American Elephants


A Bit of History That You Probably Never Knew by The Elephant's Child

The photo is from Venezuela, a line of hungry people trying to get groceries, and scarce toilet paper. Here in the Seattle area we are having runs on toilet paper, people are desperately trying to stock up. Some stores are limiting how many packages of rolls one may buy. We have a delivery of groceries coming on Monday, and won’t know until then how much, if any, toilet paper will be included with the order. Thanks to Covid-19.

That leads those of us who read a lot to check into the history of toilet paper, and a lot of people are doing so. You may know that the “slang term” for the toilet is “the crapper.” This is not a bad word for the facility, but the name of the gentleman, Thomas Crapper, who patented his valve and siphon design in 1891. Philadelphia was the first city that switched entirely to cast iron pipes for their new system of water delivery.

Chicago was the first city in the country in 1885, to have a comprehensive sewer system. The Tremont Hotel in Boston was the first hotel of its kind to feature indoor plumbing for guests in 1829. Eight water closets were built by Isaiah Rogers. Until that time indoor water closets were commonly found in the homes of the rich and in luxury hotels.  Soon soap was introduced during bathing,(!) and it was adapted widely for hygiene purposes. Think about that one, with what you know of history in general. Before there were comprehensive sewer systems, there was often a town pump where you went with your bucket. We live in such an age of invention that it’s hard to think about previous generations as not having them. My mother bought her first television so she could see the first moon landing. But there was a time when someone in the family bought their first toilet, and someone first bought toilet paper. Before that the pages of the Sears and Roebuck catalog usually were used.

The first water pipes were discovered by archeologists in the Indus River in India, dating back to 4000-3000 B.C. Egyptian ruler Menes supported a thriving civilization by constructing canals, irrigation ditches, and basins.

This comes from a History of Plumbing Timeline: The Invention of Indoor Plumbing posted by John C. Flood of Virginia, apparently a plumbing company. Do take the time to visit it and learn a bit about our history that you probably never knew. Always good for starting a new conversation at a boring party.



President Trump Goes to India by The Elephant's Child

Of course, the obligatory visit to the Taj Mahal, a stunningly beautiful building built of white marble. It is a mausoleum on the south bank of the Yamuna river in the Indian city of Agra.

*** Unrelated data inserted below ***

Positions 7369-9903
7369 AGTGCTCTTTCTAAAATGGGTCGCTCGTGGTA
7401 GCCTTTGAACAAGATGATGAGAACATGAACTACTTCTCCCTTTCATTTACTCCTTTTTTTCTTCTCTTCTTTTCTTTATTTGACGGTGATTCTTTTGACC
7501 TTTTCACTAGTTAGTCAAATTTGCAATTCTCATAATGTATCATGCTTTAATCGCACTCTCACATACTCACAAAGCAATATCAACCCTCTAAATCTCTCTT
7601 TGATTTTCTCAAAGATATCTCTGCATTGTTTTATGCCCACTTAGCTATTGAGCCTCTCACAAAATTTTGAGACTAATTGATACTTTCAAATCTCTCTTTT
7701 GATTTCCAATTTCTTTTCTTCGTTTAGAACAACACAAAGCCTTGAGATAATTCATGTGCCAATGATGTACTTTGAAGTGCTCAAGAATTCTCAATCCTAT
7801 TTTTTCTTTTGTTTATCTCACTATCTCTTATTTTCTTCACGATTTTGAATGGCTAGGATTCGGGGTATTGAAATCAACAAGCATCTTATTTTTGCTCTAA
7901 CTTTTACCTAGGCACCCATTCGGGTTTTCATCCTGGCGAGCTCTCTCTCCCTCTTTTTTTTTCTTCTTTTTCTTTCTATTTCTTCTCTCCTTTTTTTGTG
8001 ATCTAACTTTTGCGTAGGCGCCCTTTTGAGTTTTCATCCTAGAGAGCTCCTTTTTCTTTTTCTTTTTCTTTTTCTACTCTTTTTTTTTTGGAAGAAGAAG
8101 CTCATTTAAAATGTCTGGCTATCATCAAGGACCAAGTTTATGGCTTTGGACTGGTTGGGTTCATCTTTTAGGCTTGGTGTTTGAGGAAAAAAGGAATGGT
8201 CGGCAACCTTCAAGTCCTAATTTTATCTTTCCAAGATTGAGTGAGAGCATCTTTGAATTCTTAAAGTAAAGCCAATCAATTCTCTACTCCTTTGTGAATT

It was commissioned in 1632 by the Mughal emperor Shah Jahan who reigned from 1628 to 1658, to house the tomb of his favorite wife, Muntaz Mahal, and also contains the tomb of Shah Jahan himself. It is the centerpiece of 42 acres that contains a mosque and a guest house, and is set in formal gardens bounded on three sides by a crenellated wall. Muntaz Mahal died while giving birth to their 14th child in 1631. Her death left the emperor heartbroken, and his hair was said to have turned grey overnight. The construction began in 1632.

Here are the pictures from the President’s visit It’s fun to scroll through them. There’s a picture that’s my favorite of a man mounted on a camel, man and camel decorated lavishly with flowers. The camel seems to be smiling in a funny grin, and the gentleman riding him is carrying a Tuba, which he obviously plays at some point.

When you reach the end, do not click on the <2 or 3> which is just a repeat of what you already saw, unless, of course you want to see it all again.



Words of Wisdom for Today: by The Elephant's Child

Andy McCarthy has been invaluable as a source for this whole special prosecutor episode, as he has served as a federal prosecutor for the Southern District of New York, and can explain what’s happening.

Kevin Williamson also has a sharp eye and mind for searching out the reality of a situation:

My own belief is that this was never about removing Trump from office, though of course hamstringing him or humiliating him would have been very satisfying to Democrats. This seems to me to be more about Democrats continuing to tell themselves a comforting fairy tale about why they lost in 2016, and where they really stand politically. Getting cheated out of an election hurts a lot less, psychologically, than getting beat fair and square by Donald Trump — and it does not demand a lot in the way of reconfiguring priorities or rethinking stances. Which is to say, the Democrats’ current commitment to grasping at straws in this matter is, politically speaking, the best news the Trump campaign has had in weeks, the report itself notwithstanding.

American Thinker posted a quote from Victor Davis Hanson that beautifully captures the essence of the Notre Dame tragedy in France:

After 800 years, we were the steward of this iconic representation of western civilization, Catholicism, Christendom. And of all the years, 2019, at the height of our sophistication and technology, I’m not blaming the French or anybody, but we were found wanting and we didn’t protect this icon. And we don’t build them anymore.